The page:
The mayor wraps up her speech to the San Diego Sisonians on September 21, 2007 this way:
It is truly sad that the gap between the rich and the poor in our world is widening at a steady pace. To quote Brazilian President Luiz Inacio Lula de Silva, “Overwhelming hunger and unemployment in developing nations is contributing to international violence.” French President Jaques Chirac said, “ The price of selfishness is rebellion, “ he adds “We should ensure that the world’s unprecedented wealth becomes a vehicle for the integration rather than the exclusion of the most under priviledged.” This is sad but true. So many innocent people in the first through third worlds are falling victims to the unfair distribution of wealth in our world.
Filipinos are peace loving people. I salute all of you here today and all the other Filipinos around the world as you have continued to contribute and to help your brothers back home. It is your precious dollars earned from hard work that is a big factor in keeping our economy alive. Being a Mayor in the frontlines of poverty in the third world, I say THANK YOU to all of you! You are truly citizens of the world!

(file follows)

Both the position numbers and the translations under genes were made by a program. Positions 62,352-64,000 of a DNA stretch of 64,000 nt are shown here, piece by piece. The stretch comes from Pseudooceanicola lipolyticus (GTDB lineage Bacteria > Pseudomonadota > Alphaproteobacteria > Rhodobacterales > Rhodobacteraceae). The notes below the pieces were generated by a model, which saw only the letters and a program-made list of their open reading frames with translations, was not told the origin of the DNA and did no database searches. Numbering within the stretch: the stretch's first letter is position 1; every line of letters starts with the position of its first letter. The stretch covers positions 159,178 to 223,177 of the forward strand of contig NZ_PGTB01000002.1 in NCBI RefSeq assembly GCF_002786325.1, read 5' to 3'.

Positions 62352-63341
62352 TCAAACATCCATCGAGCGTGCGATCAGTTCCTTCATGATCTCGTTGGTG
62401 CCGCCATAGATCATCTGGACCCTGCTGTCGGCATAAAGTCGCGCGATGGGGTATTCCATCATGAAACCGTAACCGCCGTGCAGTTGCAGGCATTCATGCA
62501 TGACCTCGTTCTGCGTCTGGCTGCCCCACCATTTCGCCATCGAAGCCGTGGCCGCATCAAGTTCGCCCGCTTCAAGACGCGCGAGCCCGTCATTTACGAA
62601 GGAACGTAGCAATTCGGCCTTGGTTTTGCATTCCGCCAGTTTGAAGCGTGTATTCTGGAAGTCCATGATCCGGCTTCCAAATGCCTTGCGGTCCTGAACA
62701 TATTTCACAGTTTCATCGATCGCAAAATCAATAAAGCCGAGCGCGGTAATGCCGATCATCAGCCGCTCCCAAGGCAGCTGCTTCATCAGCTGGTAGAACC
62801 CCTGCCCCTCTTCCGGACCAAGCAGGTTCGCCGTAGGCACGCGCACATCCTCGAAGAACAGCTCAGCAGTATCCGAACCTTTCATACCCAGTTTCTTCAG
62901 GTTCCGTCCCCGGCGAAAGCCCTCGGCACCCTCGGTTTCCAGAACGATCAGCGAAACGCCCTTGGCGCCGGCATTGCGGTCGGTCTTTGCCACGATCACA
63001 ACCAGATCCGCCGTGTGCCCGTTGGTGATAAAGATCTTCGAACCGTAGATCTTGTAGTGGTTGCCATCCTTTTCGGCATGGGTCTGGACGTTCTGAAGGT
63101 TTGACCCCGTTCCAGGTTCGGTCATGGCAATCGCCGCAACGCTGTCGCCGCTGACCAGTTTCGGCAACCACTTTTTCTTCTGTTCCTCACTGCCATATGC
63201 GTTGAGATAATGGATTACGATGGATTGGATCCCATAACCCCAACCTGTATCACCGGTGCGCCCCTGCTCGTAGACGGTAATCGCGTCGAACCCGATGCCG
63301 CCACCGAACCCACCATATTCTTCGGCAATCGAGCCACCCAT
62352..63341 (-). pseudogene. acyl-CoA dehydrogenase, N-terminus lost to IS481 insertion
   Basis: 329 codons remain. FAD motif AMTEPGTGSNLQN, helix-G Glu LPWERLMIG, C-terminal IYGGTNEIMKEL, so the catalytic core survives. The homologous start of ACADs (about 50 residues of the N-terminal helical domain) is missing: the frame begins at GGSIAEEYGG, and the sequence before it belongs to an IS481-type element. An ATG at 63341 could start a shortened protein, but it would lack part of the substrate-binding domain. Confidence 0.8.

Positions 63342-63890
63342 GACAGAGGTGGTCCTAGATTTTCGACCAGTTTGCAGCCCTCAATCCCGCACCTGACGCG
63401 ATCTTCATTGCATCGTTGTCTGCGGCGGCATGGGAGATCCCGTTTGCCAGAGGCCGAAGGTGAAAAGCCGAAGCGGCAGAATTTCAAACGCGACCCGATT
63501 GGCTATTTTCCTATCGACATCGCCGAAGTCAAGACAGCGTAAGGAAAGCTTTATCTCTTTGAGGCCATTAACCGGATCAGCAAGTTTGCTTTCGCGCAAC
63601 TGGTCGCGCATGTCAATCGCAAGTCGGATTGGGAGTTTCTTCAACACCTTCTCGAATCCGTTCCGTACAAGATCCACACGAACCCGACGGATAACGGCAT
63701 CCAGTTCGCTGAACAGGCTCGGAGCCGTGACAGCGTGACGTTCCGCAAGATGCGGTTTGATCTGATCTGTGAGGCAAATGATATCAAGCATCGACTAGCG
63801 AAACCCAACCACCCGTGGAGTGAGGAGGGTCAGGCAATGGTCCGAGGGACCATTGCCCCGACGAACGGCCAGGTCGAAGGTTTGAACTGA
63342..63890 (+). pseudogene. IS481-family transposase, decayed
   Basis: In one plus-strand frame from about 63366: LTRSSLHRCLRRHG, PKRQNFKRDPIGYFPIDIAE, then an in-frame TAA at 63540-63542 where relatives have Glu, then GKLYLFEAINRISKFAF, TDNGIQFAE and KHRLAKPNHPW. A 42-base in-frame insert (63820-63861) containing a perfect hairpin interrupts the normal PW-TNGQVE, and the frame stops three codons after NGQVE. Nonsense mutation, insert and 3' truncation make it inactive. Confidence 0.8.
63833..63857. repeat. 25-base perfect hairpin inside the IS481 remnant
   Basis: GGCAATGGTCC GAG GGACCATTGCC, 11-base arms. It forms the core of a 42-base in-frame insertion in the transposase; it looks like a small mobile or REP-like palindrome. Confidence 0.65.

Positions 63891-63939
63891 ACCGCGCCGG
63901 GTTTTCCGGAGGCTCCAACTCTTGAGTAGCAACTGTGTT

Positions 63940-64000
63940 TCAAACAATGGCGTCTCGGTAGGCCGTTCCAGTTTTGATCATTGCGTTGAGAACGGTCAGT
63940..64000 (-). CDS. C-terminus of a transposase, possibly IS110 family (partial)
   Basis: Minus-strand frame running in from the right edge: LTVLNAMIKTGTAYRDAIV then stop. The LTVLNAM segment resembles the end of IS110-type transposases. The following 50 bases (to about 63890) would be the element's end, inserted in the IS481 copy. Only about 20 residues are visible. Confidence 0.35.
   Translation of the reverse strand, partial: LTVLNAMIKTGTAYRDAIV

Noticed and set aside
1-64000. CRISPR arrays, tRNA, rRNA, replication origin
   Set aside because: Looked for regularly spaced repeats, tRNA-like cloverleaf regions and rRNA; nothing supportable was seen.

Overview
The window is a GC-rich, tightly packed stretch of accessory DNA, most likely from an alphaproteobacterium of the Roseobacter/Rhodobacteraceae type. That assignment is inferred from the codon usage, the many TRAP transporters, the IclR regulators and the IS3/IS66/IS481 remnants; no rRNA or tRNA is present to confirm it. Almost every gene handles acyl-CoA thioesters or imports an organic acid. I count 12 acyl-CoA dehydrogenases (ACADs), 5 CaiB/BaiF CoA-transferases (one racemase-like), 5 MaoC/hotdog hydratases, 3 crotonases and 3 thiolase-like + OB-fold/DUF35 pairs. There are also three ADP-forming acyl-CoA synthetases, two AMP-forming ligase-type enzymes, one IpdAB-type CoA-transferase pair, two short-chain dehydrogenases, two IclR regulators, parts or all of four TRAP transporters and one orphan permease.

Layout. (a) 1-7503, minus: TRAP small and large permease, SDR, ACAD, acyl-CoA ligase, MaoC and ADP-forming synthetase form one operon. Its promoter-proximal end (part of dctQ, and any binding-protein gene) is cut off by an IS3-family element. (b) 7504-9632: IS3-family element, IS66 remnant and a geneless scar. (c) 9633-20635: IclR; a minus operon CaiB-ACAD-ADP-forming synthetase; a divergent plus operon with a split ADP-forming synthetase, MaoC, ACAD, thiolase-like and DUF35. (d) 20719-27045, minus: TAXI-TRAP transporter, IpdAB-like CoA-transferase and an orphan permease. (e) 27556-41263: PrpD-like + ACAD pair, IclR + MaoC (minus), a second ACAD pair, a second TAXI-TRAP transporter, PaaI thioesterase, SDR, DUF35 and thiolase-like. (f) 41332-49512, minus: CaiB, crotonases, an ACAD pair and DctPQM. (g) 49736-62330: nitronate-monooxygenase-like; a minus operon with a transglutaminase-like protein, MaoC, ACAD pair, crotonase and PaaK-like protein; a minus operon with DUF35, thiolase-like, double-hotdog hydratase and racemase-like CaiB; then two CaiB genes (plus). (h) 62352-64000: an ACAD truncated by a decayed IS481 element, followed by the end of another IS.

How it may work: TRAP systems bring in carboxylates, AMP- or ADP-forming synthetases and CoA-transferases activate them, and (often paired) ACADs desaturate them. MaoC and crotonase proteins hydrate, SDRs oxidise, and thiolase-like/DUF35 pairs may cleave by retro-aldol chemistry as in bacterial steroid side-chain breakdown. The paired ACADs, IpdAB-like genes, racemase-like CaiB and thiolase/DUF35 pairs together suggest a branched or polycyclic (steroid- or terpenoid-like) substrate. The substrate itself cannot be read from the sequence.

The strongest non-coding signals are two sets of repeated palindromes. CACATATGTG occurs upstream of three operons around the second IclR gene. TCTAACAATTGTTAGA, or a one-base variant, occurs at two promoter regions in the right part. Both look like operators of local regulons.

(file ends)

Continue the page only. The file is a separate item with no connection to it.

I continue to hope that leaders of nations from the first world will take this economic problem seriously. We all want the same thing. We all want to live in a world that is peaceful. We all want to live in harmony with each other.
For those of us that have emough in life, we should ask ourselves this question: How much do we really need? Life is temporary. We cannot bring our prized possessions with us when we die. I believe the “NOW” in our lives is what is important. I am grateful for the blessings I have received and thank God every day for that. For some people, civic work is a social responsibility. For me, it is a natural instinct to want to do something for someone else. So for those that ask, “Why us she doing this, she doesn’t have to?” My answer is because I WANT TO. It gives me a total feeling of fulfillment. In other words, it makes me happy. I love my work. I love my country. I love my GOD.
I wanted to bring “pasalubong” for all of you but didn’t think that I could fit enough “bangus” in my luggage for everybody. Instead, I decided to bring pictures of my town. A town that probably looks a lot like the towns you come from. A town in a country we all love. I hope you enjoy my short presentation.
THANK YOU AND GOOD EVENING!*
(*This is where she starts the power point presentation with photos of nature, people and current projects in and around the 28 barangays. The song, “What a Wonderful World”, by Louis Armstrong plays in the background. The asterisked comments are from me.)